By Carlos Ruiz Zafon
This is the long awaited final volume in the Cemetery of Forgotten Books series begun with The Shadow of the Wind and followed by Angel’s Game and Prisoner of Heaven. The series finale introduces Alicia Gris, a woman who lost her parents when she was a child during the bombing of Barcelona by Franco’s fascist forces in 1938. Twenty years later, she now works as an investigator for Madrid’s secret police. Feeling burnt out and wanting to move on to a new career she is persuaded by her boss to solve one last case: the enigmatic disappearance of Spain’s Minister of Culture. A rare book acts as a clue to a group of writers who were imprisoned in Barcelona by Franco in WWII. With the help of booksellers including Juan Sempere, Alicia begins to uncover a web of murders the Franco regime orchestrated which continue to poison the current Spanish political environment.
By Mary Beard
Sub-titled: The Body, The Divine and the Question of Civilization, this volume was conceived as a companion to the PBS Civilisation series. Here, renowned classicist Mary Beard focuses on how we view art. Part 1 examines the Olmec heads of early Mesoamerica, the colossal statues of Amenhotep III & nudes of classical Greece. She explores the power, hierarchy and gender politics of the art of the ancient world and how it came to define the “civilized world”. Part II explores the power of spiritual imagery from Angor Watt, Ravenna, and Venice along with Jewish and Islamic calligraphy to show how all religions, both ancient and modern have faced irreconcilable problems in conceptualizing the divine.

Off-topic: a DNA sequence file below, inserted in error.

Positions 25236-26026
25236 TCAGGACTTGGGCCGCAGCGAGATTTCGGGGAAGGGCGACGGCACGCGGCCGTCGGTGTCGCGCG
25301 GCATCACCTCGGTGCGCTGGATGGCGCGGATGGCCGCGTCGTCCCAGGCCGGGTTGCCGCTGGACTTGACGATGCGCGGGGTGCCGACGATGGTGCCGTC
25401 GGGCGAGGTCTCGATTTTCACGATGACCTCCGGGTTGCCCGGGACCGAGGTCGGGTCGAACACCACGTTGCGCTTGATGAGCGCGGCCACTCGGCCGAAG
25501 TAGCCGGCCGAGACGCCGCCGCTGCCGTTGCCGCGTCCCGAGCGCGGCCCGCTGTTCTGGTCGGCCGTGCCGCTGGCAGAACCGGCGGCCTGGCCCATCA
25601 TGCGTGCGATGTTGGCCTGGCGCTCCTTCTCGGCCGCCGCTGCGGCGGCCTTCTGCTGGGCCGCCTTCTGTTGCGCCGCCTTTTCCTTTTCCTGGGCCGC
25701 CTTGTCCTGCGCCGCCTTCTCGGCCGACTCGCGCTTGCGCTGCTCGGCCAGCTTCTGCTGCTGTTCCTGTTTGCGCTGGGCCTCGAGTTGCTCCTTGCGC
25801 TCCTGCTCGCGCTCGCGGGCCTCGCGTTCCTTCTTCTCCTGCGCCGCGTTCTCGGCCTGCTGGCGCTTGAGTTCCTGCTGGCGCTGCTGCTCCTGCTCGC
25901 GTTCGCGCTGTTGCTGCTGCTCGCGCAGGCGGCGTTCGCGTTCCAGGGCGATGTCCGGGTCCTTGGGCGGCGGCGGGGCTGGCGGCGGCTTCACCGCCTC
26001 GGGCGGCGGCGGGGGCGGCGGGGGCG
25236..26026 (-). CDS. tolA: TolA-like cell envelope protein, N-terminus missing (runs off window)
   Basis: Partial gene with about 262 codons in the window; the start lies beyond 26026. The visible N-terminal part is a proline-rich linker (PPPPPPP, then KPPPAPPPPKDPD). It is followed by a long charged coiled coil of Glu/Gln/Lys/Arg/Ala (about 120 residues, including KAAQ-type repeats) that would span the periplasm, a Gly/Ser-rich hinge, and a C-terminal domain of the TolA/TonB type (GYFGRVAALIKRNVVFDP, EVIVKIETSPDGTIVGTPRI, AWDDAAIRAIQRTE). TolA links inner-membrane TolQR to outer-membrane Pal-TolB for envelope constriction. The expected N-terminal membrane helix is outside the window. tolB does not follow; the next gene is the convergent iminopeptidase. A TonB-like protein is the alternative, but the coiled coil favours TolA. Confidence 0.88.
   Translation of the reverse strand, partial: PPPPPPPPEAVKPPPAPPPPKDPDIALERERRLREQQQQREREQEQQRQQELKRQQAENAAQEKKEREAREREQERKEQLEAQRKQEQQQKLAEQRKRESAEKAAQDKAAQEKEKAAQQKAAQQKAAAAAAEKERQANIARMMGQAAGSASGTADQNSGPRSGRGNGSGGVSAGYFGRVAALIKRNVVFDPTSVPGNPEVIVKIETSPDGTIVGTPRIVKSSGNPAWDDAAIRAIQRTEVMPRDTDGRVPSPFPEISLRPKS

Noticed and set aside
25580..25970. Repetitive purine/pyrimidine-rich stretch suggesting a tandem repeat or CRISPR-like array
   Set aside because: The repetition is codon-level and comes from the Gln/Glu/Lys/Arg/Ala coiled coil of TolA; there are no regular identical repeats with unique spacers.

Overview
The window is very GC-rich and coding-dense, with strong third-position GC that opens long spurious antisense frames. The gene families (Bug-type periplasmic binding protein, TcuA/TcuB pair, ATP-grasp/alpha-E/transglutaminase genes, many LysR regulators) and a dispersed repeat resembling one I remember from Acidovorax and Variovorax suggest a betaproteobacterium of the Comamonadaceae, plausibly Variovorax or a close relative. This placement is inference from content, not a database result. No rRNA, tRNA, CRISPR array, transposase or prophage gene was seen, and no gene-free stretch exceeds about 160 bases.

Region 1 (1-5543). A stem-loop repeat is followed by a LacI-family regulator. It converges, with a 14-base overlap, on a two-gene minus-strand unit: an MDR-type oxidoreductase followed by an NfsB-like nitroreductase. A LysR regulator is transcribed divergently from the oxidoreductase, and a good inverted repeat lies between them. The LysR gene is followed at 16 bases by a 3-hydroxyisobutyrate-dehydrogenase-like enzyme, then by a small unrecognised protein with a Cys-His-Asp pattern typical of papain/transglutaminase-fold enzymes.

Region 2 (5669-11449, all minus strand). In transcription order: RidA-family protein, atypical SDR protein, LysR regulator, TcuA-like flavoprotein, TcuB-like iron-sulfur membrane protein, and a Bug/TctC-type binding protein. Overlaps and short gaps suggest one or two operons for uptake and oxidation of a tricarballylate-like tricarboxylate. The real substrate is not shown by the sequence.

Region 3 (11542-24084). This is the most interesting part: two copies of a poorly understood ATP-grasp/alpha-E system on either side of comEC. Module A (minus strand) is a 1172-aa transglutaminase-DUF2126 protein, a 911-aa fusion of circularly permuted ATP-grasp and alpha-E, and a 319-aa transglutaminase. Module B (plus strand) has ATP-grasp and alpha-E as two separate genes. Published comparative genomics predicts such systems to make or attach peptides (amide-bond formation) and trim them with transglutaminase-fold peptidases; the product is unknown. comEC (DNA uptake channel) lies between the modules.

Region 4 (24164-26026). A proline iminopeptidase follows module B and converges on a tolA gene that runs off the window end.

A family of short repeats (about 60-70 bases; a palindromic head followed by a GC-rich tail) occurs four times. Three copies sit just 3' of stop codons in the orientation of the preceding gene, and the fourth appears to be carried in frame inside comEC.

By Anne Applebaum
Stalin’s star has risen sharply of late in the Russian firmament. Stalin impersonators now regularly turn up in public spaces where Russians of all ages have their pictures taken with them. This is a far cry from when Khrushchev first denounced him back when he took control of the Politburo, but things have obviously changed during the transition from the Gorbachev to Putin regime. Applebaum, the honoured historian and Pulitzer Prize winning author of Gulag and Iron Curtain, returns with a devastating examination of Stalin’s greatest crime. Previous histories of Stalin’s agricultural collectivization policies have largely focused on the bad planning and bureaucratic bungling in the transition from small inefficient farming communities to modern collective organization and improved farming methods. Applebaum makes clear that this scheme was actually a well-planned policy intended to starve millions of Ukrainians so as to replace them with pliant and cooperative Russian peasants more suited to Stalin’s plans for a unified buffer zone bordering Europe. Moscow’s current activities in the Ukraine still resonate with this earlier period.
By Franklin Foer